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There is a law in Indiana which regulates how much you can be charged for credit, restricts what can happen to you if you pay late, and defines what information must be provided to you before you commit to any credit transaction. The name of that law is the Indiana Uniform Consumer Credit Code ("UCCC"), IC 24-4.5. Some of the UCCC's more important provisions are given below.
While you have the duty to pay your debts, you also have certain rights:
Consumer credit is a credit sale or loan which meets all of the following conditions:
Consumer credit is a credit sale if the seller of goods or services arranges or extends the credit, such as when an automobile dealer sells you a car and obtains financing for you.
Consumer credit is a loan if a lender, such as a bank or finance company, extends the credit directly to you.
Consumer credit may be either closed-end or open-end. With closed-end credit, you borrow a fixed amount for a set term and pay that amount back in installments with interest. The most common example of open-end credit, sometimes referred to as revolving credit, is a credit card.
The privilege of borrowing money to be repaid at a later date will cost you something. This cost is called a finance charge, commonly known as interest.
Both the Federal Truth-in-Lending Act and the UCCC require that the finance charge be disclosed to you in terms of a dollar amount and as an annual percentage rate (APR). The APR is the cost of credit expressed as a yearly rate of interest.
Creditors are required to disclose the cost of credit so that you can compare costs from several different creditors. Different creditors will charge different amounts and rates even for the same types of credit. It is up to YOU, as a consumer concerned about the costs associated with credit, to shop around for the best deal.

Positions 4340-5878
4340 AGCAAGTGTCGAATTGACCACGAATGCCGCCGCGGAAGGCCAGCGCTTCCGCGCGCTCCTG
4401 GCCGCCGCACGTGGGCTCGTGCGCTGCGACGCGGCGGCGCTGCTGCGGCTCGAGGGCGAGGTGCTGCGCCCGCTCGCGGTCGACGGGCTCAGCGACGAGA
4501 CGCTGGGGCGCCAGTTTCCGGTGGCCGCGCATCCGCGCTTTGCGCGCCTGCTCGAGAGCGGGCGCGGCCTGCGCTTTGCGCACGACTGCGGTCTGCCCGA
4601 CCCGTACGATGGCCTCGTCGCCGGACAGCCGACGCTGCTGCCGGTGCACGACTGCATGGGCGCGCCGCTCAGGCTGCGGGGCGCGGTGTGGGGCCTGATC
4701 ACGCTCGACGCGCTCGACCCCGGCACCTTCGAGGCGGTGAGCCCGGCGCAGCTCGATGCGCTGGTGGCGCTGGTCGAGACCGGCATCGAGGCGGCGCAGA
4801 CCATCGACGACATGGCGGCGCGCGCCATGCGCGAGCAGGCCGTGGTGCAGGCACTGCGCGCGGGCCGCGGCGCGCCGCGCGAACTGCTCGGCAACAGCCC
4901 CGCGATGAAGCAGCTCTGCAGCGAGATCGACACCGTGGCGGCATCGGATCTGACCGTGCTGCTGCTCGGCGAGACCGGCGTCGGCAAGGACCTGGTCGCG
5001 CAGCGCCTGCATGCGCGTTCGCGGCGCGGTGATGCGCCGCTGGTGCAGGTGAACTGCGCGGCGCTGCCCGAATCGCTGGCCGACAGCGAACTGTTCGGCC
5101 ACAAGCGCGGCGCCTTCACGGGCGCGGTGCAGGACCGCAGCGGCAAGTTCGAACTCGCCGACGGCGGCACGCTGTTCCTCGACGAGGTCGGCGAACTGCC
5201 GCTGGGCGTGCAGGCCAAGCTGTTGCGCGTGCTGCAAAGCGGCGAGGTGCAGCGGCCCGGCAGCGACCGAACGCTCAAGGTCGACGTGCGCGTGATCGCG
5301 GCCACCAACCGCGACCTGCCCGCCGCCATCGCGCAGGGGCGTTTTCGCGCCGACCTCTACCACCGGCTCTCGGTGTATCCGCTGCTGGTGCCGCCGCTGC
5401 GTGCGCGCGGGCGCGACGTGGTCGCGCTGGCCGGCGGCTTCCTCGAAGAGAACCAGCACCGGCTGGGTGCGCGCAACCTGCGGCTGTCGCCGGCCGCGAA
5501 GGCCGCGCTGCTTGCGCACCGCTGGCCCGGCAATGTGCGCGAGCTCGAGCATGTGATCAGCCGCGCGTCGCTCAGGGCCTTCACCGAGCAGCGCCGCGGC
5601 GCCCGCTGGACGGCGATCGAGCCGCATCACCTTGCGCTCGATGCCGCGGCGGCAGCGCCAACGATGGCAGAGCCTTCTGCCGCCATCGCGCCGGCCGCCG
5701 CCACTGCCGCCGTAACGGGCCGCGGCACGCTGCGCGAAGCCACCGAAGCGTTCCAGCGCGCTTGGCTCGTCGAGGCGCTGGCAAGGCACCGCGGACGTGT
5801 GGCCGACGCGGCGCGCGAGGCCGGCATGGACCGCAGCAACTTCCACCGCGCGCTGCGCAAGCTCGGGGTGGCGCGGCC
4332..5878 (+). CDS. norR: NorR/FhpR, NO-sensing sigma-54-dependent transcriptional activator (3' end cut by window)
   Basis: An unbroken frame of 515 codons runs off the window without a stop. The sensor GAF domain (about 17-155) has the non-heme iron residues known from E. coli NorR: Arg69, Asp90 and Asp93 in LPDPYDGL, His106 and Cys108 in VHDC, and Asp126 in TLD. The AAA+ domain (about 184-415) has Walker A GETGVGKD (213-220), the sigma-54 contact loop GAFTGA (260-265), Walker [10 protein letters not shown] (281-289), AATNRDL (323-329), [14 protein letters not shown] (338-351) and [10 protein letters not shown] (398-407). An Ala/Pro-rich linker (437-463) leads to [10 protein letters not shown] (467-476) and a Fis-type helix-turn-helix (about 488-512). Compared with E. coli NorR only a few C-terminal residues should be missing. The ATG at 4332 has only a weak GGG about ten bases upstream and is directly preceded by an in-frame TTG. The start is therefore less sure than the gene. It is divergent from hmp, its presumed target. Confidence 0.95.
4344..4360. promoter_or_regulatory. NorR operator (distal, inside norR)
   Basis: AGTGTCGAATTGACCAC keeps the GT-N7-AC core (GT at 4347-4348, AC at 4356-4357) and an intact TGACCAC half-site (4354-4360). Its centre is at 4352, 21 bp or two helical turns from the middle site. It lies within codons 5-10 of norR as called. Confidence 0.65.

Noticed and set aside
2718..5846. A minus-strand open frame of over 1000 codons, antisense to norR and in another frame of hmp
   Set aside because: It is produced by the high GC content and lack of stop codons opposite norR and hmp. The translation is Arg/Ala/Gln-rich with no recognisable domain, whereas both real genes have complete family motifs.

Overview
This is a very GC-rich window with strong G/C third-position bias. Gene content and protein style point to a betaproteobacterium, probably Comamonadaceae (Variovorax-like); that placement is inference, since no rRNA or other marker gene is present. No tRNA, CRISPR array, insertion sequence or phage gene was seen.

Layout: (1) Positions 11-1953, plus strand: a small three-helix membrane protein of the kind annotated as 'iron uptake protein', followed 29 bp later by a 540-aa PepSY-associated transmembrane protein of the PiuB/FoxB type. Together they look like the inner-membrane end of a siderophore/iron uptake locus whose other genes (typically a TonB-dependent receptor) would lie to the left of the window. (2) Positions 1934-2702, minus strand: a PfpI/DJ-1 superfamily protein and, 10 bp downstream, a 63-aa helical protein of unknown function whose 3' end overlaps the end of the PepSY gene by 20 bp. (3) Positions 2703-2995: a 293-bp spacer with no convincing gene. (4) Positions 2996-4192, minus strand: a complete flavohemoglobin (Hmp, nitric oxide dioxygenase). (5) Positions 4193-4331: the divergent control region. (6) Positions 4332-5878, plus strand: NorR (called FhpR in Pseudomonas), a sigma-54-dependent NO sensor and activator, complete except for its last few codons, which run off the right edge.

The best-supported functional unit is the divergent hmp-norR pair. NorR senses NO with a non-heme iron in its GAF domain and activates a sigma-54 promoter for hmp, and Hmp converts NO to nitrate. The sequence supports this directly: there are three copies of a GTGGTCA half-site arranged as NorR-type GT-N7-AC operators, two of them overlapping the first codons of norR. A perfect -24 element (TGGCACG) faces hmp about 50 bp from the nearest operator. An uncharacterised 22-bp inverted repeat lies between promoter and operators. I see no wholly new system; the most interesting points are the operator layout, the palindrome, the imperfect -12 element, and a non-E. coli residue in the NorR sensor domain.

The creditor usually will not give you this disclosure until you are just about ready to sign the loan papers. You should begin your comparison shopping much sooner than that.
You can start shopping early by calling, writing, or visiting different types of creditors. Ask the merchants or sellers what they will finance and at what cost. Next contact banks, credit unions, and finance companies to see who will give you the best deal. You may have to provide credit information. Depending upon the results of your investigation, you may decide that using credit is too expensive and perhaps you will choose to wait awhile. If it is an option, you may decide to pay cash or to make a larger down payment in order to reduce the costs of credit.
The UCCC limits the amount of finance charge a creditor in Indiana can receive.
Credit Sales / Loans
The following rates can be charged on credit sales or loans effective 07/01/10:
A seller/lender can collect a minimum finance charge of $45.00 effective 07/01/10.